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Government & Politics

Legislature Convenes Under Heightened Security Concerns

capitol_barriers.jpg
Ryan Finnerty
/
Hawaii Public Radio
Barriers outside the Hawaii State Capitol in Honolulu.

Wednesday marks the start of the 2021 session of the Hawaii State Legislature. Lawmakers are back in the capitol under increased measures for public health and physical security.

Although the state capitol has already been closed to the public for several months in an effort to reduce the spread of COVID-19, that ban is now more physically apparent.  

After the recent insurrectionist riot at the U.S. Capitol, the police presence at Hawaii’s capitol building has been increased and barriers have been erected to block entrances.

Anyone entering the underground parking structure must pass through a checkpoint manned by National Guard soldiers.

The new measures were put in place after the events in Washington. Democratic House Majority Leader Della Au Belatti says lawmakers are taking lessons from the storming of the U.S. capitol seriously.

“Our security folks who protect our building have been in touch with local law enforcement as well as the FBI to assess the threats. Everyone is taking a very cautious approach to this,” Au Belatti told HPR in an interview.

She added that the opening day ceremonies had already been substantially reduced from previous years, which typically featured dozens of community groups, office meet and greets with lawmakers, and large public audiences.

A date for removing the barriers has not been set and will be based on security assessments.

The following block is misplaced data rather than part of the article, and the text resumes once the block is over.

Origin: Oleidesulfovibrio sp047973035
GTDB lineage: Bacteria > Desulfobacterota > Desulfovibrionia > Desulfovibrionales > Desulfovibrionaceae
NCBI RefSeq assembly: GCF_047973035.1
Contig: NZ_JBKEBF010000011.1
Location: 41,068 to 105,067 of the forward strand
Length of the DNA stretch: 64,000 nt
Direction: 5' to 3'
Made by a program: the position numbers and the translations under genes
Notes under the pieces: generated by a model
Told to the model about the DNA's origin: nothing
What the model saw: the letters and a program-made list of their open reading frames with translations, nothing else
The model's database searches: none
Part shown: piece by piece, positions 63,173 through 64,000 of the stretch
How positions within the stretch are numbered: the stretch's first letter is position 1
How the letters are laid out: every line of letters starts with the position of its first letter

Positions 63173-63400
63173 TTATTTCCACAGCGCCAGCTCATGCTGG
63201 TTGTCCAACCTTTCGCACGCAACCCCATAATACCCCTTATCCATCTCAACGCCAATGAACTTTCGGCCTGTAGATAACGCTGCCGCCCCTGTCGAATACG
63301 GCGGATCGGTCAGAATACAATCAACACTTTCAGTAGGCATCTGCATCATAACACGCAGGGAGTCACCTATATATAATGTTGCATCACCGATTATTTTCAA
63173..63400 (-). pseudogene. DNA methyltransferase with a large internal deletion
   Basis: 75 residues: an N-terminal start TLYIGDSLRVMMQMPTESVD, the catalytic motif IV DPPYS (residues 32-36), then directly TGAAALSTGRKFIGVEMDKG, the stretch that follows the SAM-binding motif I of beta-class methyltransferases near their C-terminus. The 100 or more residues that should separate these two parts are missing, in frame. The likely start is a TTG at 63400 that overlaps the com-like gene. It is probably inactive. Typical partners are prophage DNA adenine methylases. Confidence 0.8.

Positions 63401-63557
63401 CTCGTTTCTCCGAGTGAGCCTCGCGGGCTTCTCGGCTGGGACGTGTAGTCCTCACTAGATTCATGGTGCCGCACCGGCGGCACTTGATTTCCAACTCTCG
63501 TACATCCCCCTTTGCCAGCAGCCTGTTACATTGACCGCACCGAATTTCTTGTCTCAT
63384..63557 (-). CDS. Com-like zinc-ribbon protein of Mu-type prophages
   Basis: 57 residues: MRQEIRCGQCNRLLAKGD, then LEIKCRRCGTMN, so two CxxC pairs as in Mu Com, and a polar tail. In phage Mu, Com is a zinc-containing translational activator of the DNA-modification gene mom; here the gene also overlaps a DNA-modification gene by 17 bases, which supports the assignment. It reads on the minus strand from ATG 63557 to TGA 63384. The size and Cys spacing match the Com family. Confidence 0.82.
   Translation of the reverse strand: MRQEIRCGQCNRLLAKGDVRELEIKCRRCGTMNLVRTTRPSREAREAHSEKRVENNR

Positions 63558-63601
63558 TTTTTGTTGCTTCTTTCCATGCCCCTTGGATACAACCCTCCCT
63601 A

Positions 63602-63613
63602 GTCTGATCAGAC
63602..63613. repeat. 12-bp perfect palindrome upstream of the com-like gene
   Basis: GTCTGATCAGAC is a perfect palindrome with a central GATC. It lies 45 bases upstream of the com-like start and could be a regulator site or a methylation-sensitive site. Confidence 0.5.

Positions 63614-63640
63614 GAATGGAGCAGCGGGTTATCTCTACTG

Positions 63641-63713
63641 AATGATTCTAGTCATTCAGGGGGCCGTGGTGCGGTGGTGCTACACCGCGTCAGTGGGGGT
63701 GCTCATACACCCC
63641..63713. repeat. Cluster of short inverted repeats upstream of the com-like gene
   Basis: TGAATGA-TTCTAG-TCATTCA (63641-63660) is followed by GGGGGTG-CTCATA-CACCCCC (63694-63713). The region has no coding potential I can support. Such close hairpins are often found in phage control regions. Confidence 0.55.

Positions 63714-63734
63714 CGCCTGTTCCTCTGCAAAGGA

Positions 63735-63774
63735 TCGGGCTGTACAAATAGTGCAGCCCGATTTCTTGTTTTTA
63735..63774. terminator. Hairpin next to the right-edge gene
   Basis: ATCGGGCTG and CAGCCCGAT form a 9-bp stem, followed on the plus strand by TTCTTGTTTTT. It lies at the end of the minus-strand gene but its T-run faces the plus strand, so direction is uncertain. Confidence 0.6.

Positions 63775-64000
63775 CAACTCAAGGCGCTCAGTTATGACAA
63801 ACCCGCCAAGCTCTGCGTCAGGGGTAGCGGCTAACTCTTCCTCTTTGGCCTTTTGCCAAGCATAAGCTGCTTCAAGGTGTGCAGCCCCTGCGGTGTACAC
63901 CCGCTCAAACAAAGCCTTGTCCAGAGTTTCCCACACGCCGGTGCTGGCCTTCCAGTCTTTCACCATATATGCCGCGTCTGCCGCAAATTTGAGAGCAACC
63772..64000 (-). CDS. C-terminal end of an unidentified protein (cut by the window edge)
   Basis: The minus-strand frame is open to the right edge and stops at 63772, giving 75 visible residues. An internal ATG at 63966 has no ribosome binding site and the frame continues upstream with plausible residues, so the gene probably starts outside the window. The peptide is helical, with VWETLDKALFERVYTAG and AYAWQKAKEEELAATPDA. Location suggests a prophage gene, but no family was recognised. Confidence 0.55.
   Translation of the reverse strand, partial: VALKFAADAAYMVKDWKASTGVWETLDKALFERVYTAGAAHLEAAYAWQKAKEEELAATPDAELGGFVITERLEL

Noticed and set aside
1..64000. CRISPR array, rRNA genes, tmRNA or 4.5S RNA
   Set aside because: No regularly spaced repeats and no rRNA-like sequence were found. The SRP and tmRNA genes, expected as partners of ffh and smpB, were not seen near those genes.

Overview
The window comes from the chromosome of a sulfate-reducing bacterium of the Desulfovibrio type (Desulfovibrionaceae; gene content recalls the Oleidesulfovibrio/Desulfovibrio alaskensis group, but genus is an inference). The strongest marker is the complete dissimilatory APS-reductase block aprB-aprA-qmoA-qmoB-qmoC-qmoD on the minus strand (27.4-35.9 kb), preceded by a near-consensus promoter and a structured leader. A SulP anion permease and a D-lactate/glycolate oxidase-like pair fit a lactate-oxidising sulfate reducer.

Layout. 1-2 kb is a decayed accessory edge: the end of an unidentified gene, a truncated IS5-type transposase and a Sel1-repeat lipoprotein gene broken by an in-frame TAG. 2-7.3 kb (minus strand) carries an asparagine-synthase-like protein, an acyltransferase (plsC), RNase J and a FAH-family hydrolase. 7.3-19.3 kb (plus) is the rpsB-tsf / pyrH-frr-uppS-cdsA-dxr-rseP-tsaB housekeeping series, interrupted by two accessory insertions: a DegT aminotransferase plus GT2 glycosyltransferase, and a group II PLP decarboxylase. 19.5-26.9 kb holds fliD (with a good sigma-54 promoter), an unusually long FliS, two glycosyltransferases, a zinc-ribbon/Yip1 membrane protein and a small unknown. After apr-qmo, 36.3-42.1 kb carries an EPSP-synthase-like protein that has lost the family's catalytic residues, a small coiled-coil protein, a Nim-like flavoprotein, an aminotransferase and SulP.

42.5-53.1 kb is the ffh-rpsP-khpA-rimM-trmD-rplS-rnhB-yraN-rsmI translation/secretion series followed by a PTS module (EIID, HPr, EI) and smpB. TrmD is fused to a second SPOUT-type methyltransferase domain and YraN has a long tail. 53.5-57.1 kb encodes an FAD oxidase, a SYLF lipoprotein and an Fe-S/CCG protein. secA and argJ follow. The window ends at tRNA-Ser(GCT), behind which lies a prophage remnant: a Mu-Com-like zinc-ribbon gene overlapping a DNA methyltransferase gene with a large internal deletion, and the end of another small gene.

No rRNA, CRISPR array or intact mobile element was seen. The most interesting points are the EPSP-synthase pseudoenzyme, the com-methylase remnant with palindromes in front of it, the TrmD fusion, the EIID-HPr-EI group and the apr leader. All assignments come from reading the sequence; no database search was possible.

Public health restrictions  established in 2020 will also remain in place during this year’s session.

The public will not have access to legislative proceedings as in normal times, but hearings and votes will be broadcast live on a number of platforms.

Au Belatti says legislators are dedicating to “making sure the legislative session moves forward” and will use a combination of remote and in-person work to do the people’s business.

“Our members and staff are still be working in the building, and while the public will not be permitted in the building, we’re still conducting a lot of our work in person, as well as virtual meetings.”

One major change from last year is that experts and the general public will now be able to offer live testimony via Zoom. County legislative bodies had already enacted similar procedures.

When COVID-19 restrictions interrupted the 2020 session, members of the public were restricted to submitting written testimony on proposed measures, a move criticized by transparency advocates.

Read instructions for submitting remote testimony:

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